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I’ve been debating for the past few days what to write in this blog. There is a temptation to sugar coat things and only talk about the fun or exciting experiences we’ve been having. The downside to this is being frustrated when people think that this is all a big vacation. While I don’t want to sulk about our problems, I do want this blog to be an accurate representation of what our time here is actually like, as a reminder to myself, if nothing else.

That being said, the past week has been rather hard on me and I thank my friends who have e-mailed me uplifting thoughts (you know who you are) and put up with my moping. Andrew has been in Brussels since last Tuesday, with the exception of the weekend. It has been difficult spending that long period by myself. While I am not a super social person, I’m not big on being alone. It’s one thing to be alone in Halifax, when I can pick up the phone and go out with someone, than being utterly alone here. I try to go out for walks when I can but shopping and going to do things by myself really holds no interest for me. In addition the money situation is very bleak right now. Andrew’s work advanced us the money to pay for our uber-expensive apartment and is taking it out of his paychecks very aggressively. We are also going to be shelling out a lot of our own money in fees associated with renting the Belgian house and furnishing it. Then there is the cost of shipping the dog here… the list goes on.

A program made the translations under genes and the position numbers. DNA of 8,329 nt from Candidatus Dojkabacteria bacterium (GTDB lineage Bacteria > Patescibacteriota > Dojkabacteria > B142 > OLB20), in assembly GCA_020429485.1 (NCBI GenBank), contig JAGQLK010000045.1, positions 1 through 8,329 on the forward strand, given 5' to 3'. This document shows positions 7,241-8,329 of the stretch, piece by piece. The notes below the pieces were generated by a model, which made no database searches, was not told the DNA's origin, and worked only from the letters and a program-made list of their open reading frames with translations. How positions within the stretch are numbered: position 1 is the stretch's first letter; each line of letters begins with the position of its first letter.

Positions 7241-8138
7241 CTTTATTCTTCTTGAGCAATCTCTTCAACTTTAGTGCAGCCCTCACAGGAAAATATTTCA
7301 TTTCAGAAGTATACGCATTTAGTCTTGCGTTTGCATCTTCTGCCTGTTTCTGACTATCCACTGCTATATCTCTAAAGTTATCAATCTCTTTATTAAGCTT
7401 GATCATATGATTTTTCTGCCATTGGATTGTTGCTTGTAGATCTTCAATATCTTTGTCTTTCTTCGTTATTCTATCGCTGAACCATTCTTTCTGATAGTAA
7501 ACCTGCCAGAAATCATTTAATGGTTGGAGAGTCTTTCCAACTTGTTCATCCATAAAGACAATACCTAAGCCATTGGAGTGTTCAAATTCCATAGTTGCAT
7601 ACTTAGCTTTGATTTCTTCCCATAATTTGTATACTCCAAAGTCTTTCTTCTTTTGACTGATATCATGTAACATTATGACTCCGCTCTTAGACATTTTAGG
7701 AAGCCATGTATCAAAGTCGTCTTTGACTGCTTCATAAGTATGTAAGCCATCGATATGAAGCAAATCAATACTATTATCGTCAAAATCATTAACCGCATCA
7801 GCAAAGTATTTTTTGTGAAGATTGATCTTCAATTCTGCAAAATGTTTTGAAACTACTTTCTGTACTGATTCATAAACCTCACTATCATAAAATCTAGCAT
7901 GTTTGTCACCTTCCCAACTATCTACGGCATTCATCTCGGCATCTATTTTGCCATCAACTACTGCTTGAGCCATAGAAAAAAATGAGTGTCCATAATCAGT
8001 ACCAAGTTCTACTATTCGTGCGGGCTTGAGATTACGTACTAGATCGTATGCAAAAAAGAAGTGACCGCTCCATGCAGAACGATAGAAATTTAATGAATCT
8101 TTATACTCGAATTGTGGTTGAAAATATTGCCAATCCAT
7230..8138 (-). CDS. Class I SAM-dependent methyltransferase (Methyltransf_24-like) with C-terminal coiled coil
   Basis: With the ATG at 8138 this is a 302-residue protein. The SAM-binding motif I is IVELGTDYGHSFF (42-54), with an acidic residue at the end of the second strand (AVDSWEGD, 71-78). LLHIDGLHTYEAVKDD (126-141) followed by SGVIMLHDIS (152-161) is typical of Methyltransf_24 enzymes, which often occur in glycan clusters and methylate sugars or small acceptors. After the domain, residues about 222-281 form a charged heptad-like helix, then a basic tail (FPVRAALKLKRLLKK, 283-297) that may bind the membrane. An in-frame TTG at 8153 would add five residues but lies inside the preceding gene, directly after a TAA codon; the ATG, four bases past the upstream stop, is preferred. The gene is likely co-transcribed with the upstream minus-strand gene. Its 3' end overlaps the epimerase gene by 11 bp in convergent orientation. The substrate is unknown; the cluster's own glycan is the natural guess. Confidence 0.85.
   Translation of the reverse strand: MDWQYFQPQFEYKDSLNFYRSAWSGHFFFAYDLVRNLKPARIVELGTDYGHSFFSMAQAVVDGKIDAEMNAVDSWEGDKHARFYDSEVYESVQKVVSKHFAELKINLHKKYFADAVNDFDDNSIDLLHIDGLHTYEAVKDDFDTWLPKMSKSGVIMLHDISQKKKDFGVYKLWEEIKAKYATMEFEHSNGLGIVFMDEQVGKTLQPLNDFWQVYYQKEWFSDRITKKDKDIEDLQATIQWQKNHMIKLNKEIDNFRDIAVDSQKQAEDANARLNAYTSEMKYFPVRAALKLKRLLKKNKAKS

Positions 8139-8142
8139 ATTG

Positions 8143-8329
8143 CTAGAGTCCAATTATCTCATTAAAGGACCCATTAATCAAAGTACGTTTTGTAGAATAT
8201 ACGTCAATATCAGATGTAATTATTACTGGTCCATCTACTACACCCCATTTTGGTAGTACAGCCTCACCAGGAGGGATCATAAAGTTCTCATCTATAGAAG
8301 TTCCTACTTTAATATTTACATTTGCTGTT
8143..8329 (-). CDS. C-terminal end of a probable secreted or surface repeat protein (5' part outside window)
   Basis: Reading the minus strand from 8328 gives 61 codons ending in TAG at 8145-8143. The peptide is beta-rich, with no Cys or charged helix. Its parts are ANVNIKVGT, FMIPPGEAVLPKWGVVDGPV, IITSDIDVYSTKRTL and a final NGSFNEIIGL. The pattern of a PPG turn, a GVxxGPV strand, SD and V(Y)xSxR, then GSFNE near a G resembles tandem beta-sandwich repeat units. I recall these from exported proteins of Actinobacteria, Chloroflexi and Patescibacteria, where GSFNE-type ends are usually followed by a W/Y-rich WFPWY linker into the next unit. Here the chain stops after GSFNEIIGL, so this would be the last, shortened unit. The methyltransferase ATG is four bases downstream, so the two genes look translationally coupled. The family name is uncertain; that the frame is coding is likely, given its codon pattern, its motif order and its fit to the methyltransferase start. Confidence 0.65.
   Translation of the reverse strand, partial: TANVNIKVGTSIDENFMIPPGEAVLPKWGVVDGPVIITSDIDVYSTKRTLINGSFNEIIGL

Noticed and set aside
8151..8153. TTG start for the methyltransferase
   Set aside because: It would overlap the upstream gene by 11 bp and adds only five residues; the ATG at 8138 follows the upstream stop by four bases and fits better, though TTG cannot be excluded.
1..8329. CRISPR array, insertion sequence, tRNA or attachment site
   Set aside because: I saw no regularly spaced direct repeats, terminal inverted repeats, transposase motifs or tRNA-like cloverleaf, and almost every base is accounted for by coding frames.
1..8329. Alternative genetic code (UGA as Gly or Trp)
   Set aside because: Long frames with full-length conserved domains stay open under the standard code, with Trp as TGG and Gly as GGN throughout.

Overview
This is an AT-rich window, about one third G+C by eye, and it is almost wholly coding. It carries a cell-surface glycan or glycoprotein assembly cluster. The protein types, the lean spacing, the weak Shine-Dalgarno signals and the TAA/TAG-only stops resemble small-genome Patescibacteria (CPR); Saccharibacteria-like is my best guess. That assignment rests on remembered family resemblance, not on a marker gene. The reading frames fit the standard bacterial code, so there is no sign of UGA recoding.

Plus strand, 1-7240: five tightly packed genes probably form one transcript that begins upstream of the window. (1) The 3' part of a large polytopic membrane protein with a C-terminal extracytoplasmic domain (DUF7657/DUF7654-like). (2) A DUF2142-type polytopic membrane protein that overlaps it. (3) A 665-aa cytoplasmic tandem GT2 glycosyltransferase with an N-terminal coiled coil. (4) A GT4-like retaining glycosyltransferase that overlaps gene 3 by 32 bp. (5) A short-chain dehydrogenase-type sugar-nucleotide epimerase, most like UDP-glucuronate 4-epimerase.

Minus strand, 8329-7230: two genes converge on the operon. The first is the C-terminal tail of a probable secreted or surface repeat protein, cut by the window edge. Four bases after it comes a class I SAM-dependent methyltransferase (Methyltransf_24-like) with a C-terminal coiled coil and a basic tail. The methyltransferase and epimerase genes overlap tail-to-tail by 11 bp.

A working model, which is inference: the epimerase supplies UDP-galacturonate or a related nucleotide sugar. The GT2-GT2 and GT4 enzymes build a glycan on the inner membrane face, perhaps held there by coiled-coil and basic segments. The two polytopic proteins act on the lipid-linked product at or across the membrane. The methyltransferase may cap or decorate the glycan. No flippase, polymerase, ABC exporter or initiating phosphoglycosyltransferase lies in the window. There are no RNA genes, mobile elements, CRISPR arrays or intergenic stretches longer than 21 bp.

To make matters worse, all of the things that we shipped (mostly stuff to keep me occupied) are stuck in Rotterdam and we very well may not be able to get them until we move to Belgium. It just seemed as if with every step we took in order to make this work, someone pushed us back or put up yet another road block.

By Thursday, I was feeling pretty down and then Andrew informed me he would have to spend this week in Brussels as well. Well, that just sent me into a deep, dark funk. Friday I had decided to take the train down to meet him and we were going to look for houses. It was Friday the 13th, naturally, and when I was a half hour outside of Brussels, we were informed that there was a train workers strike and the trains would not be running for 2 hours. I called Andrew and he came to get me. But the time he got there I lost it. Everything that had been building before and since our move came crashing down. I started to regret our decision and blame myself for pushing ahead with it.